Kenya clamps down on Cash

From my Twitter timeline, I can tell there is a lot written about the ongoing war on cash; an international war on physical paper and coins. Today, it was much closer to home.

Central Bank’s new tough rules to monitor large cash transactions was an article from the Standard Digital dated January 28, 2016 [Read more…]

Why Bitcoin Matters

Bitcoin article

Bitcoin, a little know currency that emerged in 2009, has achieved what was previously thought impossible, a digital cash. It went up from a market cap of under $1 million to today’s $6 billion. It also got Central banks excited by the concept of issuing virtual currencies, and a real shot  at eradicating cash. Never has the role of Bitcoin been more clear. In a world of state issued digital monies, a censorship resistance digital bearer asset is the only check against bad government. [Read more…]

The Curse of the Dollar, Why bitcoin matters for Africa

Commodity prices have dictated Africa’s fortunes for decades. Over the last 8 months, however, falling commodity prices have exposed the weakness of this model. I have always said, the peoples of Africa are best placed to benefit from an apolitical global currency like Bitcoin. [Read more…]

10 differences between Mpesa and Bitcoin

Bitcoin vs Mpesa featured image

Centralized – Decentralized

Mpesa is a centralized electronic money system owned by Vodafone. All transactions are settled on a centralized ledger on a central server.

Bitcoin is a decentralized electronic value transfer network owned by no one. All transactions occur on decentralized ledger on a distributed network.

Pegged to local fiat on 1:1 ratio – Free floating market price

KES 200 cash for MPesa KES 200 on a feature phone

Digital currency Mpesa is issued money, fully (100%) backed by liquid reserves on a 1:1 ratio. For every Mpesa unit in mobile wallets, there is matching fiat held in trust. The value is fixed.

Bitcoin is NOT backed by anything and derives its price from a free floating market exchange. Its value changes with market sentiments.

[Read more…]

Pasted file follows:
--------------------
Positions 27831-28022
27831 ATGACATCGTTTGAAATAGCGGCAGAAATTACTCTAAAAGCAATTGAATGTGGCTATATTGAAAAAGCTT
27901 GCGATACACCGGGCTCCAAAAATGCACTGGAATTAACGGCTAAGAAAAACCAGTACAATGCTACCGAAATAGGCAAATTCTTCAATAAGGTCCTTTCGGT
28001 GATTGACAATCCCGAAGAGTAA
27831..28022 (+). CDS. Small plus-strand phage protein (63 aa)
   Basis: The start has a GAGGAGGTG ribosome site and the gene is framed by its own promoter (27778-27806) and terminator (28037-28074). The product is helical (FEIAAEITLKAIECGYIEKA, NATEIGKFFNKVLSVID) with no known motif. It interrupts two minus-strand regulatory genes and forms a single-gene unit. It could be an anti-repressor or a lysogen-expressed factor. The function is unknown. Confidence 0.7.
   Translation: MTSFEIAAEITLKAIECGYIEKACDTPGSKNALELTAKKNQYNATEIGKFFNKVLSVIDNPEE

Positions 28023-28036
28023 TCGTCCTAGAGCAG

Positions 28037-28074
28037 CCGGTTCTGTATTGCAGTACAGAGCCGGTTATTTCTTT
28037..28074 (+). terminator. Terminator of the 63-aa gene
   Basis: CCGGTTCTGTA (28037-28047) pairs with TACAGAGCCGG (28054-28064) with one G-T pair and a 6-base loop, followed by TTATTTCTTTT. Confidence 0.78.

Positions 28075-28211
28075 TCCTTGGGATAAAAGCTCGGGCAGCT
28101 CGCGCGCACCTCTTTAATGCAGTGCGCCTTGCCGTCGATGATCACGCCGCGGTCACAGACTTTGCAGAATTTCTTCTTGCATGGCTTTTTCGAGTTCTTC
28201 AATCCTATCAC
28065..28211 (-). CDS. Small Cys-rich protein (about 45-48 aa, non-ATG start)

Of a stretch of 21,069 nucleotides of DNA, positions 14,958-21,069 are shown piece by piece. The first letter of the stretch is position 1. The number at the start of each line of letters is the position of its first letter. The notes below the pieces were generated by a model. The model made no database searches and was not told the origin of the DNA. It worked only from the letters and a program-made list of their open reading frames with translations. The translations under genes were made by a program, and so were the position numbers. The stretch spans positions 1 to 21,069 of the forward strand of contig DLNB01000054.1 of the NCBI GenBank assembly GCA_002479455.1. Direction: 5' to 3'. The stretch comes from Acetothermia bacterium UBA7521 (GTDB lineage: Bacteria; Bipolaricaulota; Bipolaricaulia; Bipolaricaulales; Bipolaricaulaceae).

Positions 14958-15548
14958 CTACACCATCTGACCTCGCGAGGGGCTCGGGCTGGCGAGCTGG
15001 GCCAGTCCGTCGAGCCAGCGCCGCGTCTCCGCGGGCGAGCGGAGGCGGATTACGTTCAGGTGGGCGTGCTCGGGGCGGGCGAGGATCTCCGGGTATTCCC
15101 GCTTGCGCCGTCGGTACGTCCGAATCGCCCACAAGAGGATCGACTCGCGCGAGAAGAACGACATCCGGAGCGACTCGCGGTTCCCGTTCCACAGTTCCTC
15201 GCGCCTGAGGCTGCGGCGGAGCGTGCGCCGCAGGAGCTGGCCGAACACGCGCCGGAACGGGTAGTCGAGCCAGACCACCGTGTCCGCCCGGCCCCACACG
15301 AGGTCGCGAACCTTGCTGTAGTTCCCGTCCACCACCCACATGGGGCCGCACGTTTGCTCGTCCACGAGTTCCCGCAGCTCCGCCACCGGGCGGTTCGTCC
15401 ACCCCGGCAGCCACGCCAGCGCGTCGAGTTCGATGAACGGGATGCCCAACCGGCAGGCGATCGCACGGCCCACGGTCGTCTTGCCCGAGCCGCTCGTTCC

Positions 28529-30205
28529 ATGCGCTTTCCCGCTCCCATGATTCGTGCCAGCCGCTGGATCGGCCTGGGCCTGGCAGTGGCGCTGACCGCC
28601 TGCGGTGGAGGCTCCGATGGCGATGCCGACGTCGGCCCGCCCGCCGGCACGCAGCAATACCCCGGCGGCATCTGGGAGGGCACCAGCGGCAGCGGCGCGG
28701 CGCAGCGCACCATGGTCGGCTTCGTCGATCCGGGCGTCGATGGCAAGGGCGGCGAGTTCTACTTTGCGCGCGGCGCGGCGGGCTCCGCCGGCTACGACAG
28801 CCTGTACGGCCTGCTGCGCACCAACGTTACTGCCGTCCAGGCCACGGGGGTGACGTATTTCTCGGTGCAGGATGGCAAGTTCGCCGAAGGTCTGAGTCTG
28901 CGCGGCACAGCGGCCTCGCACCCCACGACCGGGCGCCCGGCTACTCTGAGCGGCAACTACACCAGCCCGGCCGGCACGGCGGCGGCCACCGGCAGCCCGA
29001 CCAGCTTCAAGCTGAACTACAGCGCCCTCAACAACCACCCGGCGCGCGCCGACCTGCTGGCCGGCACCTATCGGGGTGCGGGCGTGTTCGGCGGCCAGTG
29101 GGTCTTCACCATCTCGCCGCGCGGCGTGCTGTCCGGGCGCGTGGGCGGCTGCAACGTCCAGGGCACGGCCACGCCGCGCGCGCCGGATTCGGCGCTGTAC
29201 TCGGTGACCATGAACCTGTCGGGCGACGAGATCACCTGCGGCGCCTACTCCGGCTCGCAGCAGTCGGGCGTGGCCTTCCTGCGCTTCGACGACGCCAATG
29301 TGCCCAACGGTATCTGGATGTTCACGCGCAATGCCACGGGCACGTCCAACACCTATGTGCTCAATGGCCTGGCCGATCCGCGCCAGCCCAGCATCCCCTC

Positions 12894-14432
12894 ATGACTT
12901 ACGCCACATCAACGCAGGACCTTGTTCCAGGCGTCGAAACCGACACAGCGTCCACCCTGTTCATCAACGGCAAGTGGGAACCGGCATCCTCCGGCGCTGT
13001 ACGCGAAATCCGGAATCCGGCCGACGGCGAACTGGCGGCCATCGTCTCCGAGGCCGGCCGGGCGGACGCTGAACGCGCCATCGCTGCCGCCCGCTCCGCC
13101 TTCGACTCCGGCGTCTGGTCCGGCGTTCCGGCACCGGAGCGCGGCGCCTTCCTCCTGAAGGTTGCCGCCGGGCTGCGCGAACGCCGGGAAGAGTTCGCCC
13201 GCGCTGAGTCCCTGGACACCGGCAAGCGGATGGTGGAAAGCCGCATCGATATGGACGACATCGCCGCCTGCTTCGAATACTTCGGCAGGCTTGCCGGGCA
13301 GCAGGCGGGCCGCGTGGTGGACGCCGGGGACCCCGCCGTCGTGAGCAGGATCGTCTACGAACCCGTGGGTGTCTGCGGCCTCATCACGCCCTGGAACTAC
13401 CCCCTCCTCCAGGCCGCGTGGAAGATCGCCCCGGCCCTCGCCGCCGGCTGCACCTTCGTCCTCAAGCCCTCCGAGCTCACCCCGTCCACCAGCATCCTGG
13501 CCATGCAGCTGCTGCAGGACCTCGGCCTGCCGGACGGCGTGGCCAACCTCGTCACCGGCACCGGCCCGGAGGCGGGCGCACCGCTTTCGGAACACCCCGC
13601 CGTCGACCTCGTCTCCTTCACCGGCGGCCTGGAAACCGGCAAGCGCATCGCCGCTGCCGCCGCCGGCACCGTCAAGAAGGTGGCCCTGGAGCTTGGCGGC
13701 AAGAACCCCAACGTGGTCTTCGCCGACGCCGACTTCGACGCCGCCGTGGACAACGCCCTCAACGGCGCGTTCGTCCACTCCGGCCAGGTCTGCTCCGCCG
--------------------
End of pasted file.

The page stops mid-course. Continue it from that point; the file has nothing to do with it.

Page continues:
Why isn’t Africa adopting Bitcoins massively for money-transfers?

Bitcoin adoption in Africa, not what you expect

Answer by Michael Kimani:

There’s a lot of variables in play before bitcoin can be used for money transfer on a significant scale. I’ll outline a few.

[Read more…]

PesaBit #002: Remittances In Kenya, Ripe Market Segments for Banks, MNOs & SACCos

Remittances into Kenya 8 year growth Pesa bit #002

Heated competition in East Africa for large scale customer acquisition has opened up the playing field to multiple players offering financial services, banking, mobile banking and a whole host of innovative financial products and services. In what is characteristically East African, the lines between Banks, SACCOs and MNOs are becoming blurrier. Equity bank and 3 other financial institutions are ready to get into the mobile money space through precedent MVNO regulation. Safaricom and CBA bank now jointly offer a micro lending mobile platform that set precedent as well. Competition is driving innovation.

The next frontier of heavy competition and outmaneuvering is in market segmentation. For this PesaBit edition, I particularly favour remittances as a lucrative market segment for financial services firms to desperately seek to entrench themselves in for new revenue streams. A diverse set of revenue streams is a logical step in the competitive East African banking & payments scene. Competition has led to thin margins albeit new market segments remain untapped. Remittances is a unique revenue source for example, in the wake of the financial crisis of 2008, while FDI inflows into Sub Saharan Africa significantly dropped, remittances exhibited resilience even displaying growth year on year. The market size is $ 1.29 billion in Kenya and $ 1 billion in Uganda. The figures are convincing and the above chart from the Central Bank of Kenya shows strong year on year growth from as far back as 2005. [Read more…]

Bitcoin Takes On Remittances Incumbents in Kenya: BitPesa vs. MTOs


Image: Cointelegraph

Image: Cointelegraph

The World Bank expects cross border remittances by international migrants to developing countries to total $436 billion this year. Growth is expected to boost this to $516 billion in 2016.  Remittances play a big role in the beneficiary countries: in both monetary and human development terms (health, education, social). Its impact on economic growth and poverty reduction is extensively documented.pdf. Sub Saharan Africa, where inbound remittances totaled $32 billion (2% of GDP), is no different. Nigeria ($21 billion) & Egypt ($17 billion) top the recipient list in Africa. Remittances in SSA are far more stable than FDI and private financing inflows. Remittances to Kenya totaled $1.2 billion.

“The increased financial weight of remittances in external flows to Africa and the positive role that remittances can play in Africa’s development have brought about heightened attention to the topic among policymakers.”Mthuli Ncube et al

[Read more…]